The two new ancient extinct alligator-like animals and an extinct hippo-like species inhabited Central America during the Miocene about 20 million years ago.
The research expands the range of ancient animals in the subtropics — some of the most diverse areas today about which little is known historically because lush vegetation prevents paleontological excavations — and may be used to better understand how climate change affects species dispersal today. The two studies appear online today in the same issue of the Journal of Vertebrate Paleontology.The fossils shed new light on scientists’ understanding of species distribution because they represent a time before the formation of the Isthmus of Panama, when the continents of North and South America were separated by oceanic waters.
“We’re very fortunate we could get the funding for PIRE to take advantage of this opportunity — we’re getting to sample these areas that are completely unsampled,” said Alex Hastings, lead author of the crocodilian study and a visiting instructor at Georgia Southern University who conducted the research for the project as a UF graduate student.Researchers analyzed all known crocodilian fossils from the Panama Canal, including the oldest records of Central American caimans, which are cousins of alligators. The more primitive species, named Culebrasuchus mesoamericanus, may represent an evolutionary transition between caimans and alligators, Hastings said.
Jonathan Bloch | EurekAlert!
Zap! Graphene is bad news for bacteria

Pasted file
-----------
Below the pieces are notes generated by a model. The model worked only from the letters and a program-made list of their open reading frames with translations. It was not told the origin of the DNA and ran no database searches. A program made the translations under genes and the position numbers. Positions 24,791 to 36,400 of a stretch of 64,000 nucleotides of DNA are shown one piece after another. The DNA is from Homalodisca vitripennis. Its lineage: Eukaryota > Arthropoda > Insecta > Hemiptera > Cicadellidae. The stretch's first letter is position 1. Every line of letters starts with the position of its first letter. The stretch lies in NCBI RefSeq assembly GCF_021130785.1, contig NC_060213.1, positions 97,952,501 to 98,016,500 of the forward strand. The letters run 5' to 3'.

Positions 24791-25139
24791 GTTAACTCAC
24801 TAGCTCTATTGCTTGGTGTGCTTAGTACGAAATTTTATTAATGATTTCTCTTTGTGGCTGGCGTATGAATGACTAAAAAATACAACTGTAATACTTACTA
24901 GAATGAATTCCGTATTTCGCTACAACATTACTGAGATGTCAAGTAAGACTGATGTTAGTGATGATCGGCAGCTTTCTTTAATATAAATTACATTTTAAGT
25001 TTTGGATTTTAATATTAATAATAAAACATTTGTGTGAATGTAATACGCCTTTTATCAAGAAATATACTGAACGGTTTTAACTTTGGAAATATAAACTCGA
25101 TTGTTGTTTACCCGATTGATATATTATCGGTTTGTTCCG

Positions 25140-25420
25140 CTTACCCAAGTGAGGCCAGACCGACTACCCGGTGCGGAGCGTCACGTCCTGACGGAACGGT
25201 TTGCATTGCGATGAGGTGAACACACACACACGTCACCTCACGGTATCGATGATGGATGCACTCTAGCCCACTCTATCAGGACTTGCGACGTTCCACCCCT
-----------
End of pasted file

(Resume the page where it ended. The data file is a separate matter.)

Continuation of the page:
23.05.2017 | Rice University
Discovery of an alga's 'dictionary of genes' could lead to advances in biofuels, medicine
23.05.2017 | University of California - Los Angeles
An international team of physicists has monitored the scattering behaviour of electrons in a non-conducting material in real-time. Their insights could be beneficial for radiotherapy.
We can refer to electrons in non-conducting materials as ‘sluggish’. Typically, they remain fixed in a location, deep inside an atomic composite. It is hence...
Two-dimensional magnetic structures are regarded as a promising material for new types of data storage, since the magnetic properties of individual molecular building blocks can be investigated and modified. For the first time, researchers have now produced a wafer-thin ferrimagnet, in which molecules with different magnetic centers arrange themselves on a gold surface to form a checkerboard pattern. Scientists at the Swiss Nanoscience Institute at the University of Basel and the Paul Scherrer Institute published their findings in the journal Nature Communications.
Ferrimagnets are composed of two centers which are magnetized at different strengths and point in opposing directions. Two-dimensional, quasi-flat ferrimagnets...
An Australian-Chinese research team has created the world's thinnest hologram, paving the way towards the integration of 3D holography into everyday...
In the race to produce a quantum computer, a number of projects are seeking a way to create quantum bits -- or qubits -- that are stable, meaning they are not much affected by changes in their environment. This normally needs highly nonlinear non-dissipative elements capable of functioning at very low temperatures.
In pursuit of this goal, researchers at EPFL's Laboratory of Photonics and Quantum Measurements LPQM (STI/SB), have investigated a nonlinear graphene-based...
Dental plaque and the viscous brown slime in drainpipes are two familiar examples of bacterial biofilms. Removing such bacterial depositions from surfaces is...
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22.05.2017 | Event News
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23.05.2017 | Physics and Astronomy
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23.05.2017 | Medical Engineering